Menstrual Hygiene is a subject that is not openly spoken of in India. This communication gap has caused hazardous implications not only to the health of several women in the country but also to the environment.
With release of the Bollywood movie ‘Padman’, use of sanitary pads and its importance has come into light. Many people are now talking about it. Steps have been taken to make these products available at affordable rates or for free in many schools and offices. The campaigns to spread awareness about menstrual hygiene among the rural women in India have been organised.
However, with rising awareness about the sanitation side of menstruation, waste generation of disposable sanitary products has also increased. According to the government data, about 113,000 tonnes of menstrual waste is generated annually in the country. And the taboos and superstitions surrounding menstruation has made it challenging to install safe disposal methods of these menstrual products.
The disposable sanitary napkins are made of mainly plastic and synthetic chemical components. These are not only hazardous to health but also to the environment as an average sanitary pad after disposal would stay in the environment for 500 years before it starts to degrade.
DCB Bank & Airport Authority of India – Sardar Vallabhbhai Patel Airport, Ahmedabad have launched an initiative to install sanitary napkin vending machines at both international and domestic terminals seeks to provide for female travellers a convenient and hygienic facility. The organisations are aiming that through messaging and information dispersal, the best practices to be used for disposal of used sanitary napkins will strengthen.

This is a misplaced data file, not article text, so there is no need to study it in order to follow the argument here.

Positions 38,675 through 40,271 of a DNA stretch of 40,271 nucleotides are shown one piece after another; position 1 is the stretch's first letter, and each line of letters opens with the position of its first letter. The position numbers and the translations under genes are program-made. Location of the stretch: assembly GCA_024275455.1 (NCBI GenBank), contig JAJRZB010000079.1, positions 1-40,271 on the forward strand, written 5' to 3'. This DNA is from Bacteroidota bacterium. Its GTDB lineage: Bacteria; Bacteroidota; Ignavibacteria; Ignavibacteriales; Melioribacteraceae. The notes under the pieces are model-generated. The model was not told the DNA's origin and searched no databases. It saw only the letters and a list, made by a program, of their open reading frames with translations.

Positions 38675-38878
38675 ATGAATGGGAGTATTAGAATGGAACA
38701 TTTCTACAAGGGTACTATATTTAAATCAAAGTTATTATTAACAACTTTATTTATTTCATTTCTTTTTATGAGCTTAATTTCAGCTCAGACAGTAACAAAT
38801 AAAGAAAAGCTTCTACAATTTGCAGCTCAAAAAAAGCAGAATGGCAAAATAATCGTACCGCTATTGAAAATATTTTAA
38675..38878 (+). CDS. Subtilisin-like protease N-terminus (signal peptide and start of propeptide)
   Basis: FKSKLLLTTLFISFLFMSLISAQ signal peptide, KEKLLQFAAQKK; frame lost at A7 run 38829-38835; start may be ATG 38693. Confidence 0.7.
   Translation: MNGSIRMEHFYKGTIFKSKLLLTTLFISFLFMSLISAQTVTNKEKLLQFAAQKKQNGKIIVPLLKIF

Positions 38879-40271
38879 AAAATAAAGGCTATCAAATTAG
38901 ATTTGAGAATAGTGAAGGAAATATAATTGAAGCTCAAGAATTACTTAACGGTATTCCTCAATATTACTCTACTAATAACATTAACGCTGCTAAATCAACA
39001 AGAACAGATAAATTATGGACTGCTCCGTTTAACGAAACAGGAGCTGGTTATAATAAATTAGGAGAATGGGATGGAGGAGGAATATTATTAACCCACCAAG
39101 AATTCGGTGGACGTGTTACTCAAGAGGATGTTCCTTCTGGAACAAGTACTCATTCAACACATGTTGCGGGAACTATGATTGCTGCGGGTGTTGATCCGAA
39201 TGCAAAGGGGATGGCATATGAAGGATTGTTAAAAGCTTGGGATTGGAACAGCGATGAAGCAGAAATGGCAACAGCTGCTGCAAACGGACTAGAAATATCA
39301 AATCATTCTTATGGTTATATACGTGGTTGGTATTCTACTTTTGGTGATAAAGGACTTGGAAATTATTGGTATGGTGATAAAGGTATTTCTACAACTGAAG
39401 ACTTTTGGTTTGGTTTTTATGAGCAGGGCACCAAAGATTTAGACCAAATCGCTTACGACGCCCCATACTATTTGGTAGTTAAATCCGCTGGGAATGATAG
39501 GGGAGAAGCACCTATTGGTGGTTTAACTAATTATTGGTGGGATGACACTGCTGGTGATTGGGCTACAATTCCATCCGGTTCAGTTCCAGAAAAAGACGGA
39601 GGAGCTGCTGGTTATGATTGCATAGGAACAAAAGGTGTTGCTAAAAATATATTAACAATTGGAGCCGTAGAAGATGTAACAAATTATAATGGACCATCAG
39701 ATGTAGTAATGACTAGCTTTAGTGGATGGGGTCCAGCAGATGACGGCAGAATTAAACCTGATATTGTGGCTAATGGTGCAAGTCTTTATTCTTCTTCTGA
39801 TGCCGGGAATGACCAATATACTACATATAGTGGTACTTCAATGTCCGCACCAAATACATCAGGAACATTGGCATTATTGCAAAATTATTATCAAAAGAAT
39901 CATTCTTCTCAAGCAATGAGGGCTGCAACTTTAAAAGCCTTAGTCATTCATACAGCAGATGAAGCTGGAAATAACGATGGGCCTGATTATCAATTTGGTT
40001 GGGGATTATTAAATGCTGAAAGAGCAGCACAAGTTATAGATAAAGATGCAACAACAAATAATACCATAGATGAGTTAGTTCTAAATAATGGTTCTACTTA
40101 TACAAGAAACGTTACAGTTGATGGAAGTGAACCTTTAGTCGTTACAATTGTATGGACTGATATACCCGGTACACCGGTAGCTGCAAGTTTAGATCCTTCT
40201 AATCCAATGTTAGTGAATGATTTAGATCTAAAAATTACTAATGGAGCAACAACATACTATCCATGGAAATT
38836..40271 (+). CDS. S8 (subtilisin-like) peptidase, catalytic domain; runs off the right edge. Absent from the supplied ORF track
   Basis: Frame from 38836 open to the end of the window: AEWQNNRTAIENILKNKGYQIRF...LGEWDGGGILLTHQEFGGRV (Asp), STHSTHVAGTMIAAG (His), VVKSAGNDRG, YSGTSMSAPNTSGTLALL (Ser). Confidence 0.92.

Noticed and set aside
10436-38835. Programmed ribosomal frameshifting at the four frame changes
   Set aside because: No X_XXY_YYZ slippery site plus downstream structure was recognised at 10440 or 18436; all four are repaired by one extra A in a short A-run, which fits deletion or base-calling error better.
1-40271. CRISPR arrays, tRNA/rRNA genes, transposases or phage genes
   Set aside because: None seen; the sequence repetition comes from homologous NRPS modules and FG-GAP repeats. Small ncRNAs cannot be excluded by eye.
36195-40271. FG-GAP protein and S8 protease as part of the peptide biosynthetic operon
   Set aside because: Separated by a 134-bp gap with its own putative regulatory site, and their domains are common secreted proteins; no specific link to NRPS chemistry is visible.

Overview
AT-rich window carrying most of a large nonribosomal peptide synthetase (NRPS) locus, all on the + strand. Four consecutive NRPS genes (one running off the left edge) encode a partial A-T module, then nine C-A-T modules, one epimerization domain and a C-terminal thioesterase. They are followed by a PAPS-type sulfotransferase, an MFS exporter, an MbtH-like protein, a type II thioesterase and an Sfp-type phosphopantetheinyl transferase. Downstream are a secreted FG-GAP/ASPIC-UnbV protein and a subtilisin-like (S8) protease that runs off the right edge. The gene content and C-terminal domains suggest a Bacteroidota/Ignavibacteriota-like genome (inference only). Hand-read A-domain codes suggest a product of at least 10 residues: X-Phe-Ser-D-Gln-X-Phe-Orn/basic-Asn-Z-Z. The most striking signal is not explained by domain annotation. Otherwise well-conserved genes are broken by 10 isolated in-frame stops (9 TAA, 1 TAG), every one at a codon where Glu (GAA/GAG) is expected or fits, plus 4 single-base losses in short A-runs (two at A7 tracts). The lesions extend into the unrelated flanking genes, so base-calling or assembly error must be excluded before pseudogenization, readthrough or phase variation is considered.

“It is important that the right means of disposal is adopted to prevent environmental stress on land and water,” said a statement from DCB Bank.
To make the disposal of sanitary napkins easier, V Ramachandran, an electronic engineer from IIT Madras has developed a sanitary napkin incinerator that can burn soiled pads in to ashes within few minutes. The leftover waste generated from the incinerator can either be used as a manure for plants or can be flushed out.
In order to find alternative and environment friendly options, women from a village in Goa have started an initiative to manufacture and sell hygienic biodegradable sanitary pads under the brand name ‘Sakhi’ bio-degradable sanitary pads. These pads are mainly made of pine wood paper. When buried in mud, the pad gets degraded within eight days.
Actress and Socialist Dia Mirza who is also UN Environment Goodwill Ambassador for India, has also raised her voice towards the cause by committing to not use sanitary pads during her period to reduce the carbon footprint. She has been vocal about the hazards caused by improper disposal of these pads and her decision to switch to bio degradable pads.
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The CSR Journal Team